We're on day 14 of the complete lockdown in Italy, or rather, it's been two weeks since life as we knew it here (daily commute, morning cappuccino, trips to any other neighborhoods and all) was put to a halt, turned upside down. In my last post, I mentioned how I was grateful to have my sister with me, not to mention the decent-sized balcony we have that allows us to get some sun -- the weather in Rome has been beautiful -- and to take in the evening 6pm flashmob, usually a booming rendition of Italy's national anthem. As the quarantine continues -- most likely stretching way past April 3rd -- we're all feeling out of sorts and a little down, so, if it's any consolation in what is otherwise a dark time, here's a few more bright spots this week from my side,  ok?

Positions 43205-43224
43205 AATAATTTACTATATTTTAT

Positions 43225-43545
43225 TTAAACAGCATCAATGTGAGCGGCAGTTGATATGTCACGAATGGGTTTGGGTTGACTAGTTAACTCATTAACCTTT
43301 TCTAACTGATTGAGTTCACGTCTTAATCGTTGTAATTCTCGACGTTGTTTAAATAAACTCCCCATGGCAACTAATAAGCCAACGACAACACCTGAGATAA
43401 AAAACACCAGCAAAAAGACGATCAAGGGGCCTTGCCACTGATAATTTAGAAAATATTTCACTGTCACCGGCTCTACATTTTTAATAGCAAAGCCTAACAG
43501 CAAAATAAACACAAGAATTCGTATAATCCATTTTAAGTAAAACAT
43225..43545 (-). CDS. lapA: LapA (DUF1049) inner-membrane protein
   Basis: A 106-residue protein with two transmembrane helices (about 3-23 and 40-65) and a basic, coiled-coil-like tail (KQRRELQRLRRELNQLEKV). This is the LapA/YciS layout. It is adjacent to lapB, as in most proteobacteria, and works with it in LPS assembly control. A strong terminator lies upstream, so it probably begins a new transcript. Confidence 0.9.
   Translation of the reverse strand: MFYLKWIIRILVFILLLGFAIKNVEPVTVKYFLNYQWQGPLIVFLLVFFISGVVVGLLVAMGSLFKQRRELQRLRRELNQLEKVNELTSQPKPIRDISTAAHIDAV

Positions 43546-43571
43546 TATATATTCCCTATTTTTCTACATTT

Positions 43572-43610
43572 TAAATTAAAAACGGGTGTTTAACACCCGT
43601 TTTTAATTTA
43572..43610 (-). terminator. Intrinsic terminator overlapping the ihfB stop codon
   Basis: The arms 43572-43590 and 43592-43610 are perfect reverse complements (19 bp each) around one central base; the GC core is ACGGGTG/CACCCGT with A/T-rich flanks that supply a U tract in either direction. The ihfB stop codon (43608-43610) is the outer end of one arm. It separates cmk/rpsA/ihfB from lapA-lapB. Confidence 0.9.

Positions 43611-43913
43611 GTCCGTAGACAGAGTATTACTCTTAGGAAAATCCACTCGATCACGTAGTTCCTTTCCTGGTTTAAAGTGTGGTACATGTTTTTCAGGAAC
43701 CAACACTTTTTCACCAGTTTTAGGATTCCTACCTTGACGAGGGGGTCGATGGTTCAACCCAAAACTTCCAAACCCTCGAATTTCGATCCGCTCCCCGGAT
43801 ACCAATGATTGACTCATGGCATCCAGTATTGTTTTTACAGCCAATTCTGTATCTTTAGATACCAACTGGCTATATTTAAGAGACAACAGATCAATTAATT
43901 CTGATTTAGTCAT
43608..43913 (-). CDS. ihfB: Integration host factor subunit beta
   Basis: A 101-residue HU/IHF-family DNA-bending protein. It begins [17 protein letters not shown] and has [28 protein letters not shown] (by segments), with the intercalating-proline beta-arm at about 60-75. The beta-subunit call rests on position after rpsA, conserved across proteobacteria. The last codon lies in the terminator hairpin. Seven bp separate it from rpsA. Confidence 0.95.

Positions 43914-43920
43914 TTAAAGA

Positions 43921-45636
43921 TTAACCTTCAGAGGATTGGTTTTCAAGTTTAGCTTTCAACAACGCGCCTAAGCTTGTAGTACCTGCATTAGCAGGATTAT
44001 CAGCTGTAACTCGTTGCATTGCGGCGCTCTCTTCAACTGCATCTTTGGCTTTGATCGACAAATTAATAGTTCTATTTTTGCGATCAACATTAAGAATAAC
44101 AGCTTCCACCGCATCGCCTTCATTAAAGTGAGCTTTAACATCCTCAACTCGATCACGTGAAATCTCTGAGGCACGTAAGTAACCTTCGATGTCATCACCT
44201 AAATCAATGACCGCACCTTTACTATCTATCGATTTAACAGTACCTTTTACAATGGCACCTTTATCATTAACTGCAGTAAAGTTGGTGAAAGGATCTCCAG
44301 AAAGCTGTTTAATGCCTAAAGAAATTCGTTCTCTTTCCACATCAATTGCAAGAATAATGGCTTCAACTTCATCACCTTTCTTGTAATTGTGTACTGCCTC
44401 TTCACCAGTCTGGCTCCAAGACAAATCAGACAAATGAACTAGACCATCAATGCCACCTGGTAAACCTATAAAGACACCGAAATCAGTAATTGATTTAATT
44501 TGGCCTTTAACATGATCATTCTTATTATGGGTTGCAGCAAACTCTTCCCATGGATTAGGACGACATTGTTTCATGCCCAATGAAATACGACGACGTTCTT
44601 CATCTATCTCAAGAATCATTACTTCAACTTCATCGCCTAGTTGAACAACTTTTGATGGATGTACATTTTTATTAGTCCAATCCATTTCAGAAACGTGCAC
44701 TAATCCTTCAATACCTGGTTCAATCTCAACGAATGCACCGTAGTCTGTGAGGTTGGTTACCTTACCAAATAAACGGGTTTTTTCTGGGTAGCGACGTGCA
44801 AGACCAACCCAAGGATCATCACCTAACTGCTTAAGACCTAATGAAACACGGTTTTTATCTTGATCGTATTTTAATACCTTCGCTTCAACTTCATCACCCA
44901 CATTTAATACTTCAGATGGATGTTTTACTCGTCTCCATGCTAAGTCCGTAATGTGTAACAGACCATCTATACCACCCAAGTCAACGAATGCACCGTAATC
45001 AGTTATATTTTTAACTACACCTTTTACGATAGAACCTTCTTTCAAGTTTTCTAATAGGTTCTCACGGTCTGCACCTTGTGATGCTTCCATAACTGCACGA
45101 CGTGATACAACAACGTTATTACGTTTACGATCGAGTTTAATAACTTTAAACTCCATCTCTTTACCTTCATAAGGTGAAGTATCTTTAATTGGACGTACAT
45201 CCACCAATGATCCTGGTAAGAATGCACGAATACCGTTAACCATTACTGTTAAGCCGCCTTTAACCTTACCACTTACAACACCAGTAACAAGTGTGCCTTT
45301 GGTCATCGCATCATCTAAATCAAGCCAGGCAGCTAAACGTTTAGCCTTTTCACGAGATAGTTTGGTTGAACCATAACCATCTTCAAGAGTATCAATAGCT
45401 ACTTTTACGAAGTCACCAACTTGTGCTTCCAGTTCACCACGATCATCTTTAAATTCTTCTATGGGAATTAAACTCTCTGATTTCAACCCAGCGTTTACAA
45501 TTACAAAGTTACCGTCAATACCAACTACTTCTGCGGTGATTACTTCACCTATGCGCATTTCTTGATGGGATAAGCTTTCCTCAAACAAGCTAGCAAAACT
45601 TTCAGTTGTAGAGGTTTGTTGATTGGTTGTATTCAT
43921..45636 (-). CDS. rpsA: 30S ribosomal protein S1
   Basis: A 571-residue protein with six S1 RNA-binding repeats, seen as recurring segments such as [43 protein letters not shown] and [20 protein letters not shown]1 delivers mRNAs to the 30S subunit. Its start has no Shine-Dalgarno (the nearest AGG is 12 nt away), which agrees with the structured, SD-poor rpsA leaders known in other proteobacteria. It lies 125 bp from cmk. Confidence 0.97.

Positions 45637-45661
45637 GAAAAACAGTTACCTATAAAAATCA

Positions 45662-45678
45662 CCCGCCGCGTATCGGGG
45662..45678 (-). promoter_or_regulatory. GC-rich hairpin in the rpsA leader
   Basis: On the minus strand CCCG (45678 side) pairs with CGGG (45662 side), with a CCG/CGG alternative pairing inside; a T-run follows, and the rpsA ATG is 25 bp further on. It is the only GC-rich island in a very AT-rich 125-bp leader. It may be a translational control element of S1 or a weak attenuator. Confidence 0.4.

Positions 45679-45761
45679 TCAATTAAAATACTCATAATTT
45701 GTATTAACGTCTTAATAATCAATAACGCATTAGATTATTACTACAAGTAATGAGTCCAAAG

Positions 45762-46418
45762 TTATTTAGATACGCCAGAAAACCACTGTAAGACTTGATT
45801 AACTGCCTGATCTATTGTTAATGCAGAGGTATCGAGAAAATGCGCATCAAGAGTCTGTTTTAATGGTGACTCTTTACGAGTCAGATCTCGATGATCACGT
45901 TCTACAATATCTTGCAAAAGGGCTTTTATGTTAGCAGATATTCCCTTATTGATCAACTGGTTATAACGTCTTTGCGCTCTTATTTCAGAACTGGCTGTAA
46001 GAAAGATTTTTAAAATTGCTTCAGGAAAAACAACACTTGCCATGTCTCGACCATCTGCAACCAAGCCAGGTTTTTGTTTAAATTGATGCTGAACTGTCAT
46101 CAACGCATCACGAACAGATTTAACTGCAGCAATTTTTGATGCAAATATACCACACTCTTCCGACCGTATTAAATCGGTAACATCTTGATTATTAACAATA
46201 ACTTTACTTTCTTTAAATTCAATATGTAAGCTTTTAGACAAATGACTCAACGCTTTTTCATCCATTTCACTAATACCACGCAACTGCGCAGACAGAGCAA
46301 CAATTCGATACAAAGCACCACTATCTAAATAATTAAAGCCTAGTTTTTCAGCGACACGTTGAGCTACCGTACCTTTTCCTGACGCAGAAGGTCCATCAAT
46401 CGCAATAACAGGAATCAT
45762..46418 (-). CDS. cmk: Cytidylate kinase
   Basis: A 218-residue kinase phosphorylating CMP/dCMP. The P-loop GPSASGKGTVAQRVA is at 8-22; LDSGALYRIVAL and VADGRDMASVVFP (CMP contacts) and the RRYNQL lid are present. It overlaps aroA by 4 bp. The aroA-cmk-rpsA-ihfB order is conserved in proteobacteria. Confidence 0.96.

Last year Olivieri 1882 -- a bakery in the town of Vicenza -- won best colomba in ALL of Italy. If you're not familiar with colomba, it is a fluffy, sweet, dove-shaped cake (dove=colomba in Italian), topped with almonds and pearl sugar. It is sort of the Easter equivalent of panettone and pandoro, and I look forward to it every year. Easter in 2020 will be a little different, but master baker Nicola Olivieri himself was kind enough to send us a colomba to enjoy this year, again making room for a little normalcy to creep back in in such a strange time. Good to know as well: for every colomba sold, Oliveri 1182 donates a sum to their local hospitals battling COVID19. For anyone who would like a colomba this year (and an effing delicious one at that), you can order an Olivieri one here. Important: Olivieri 1882 ships to the States, if you're a reader in the U.S!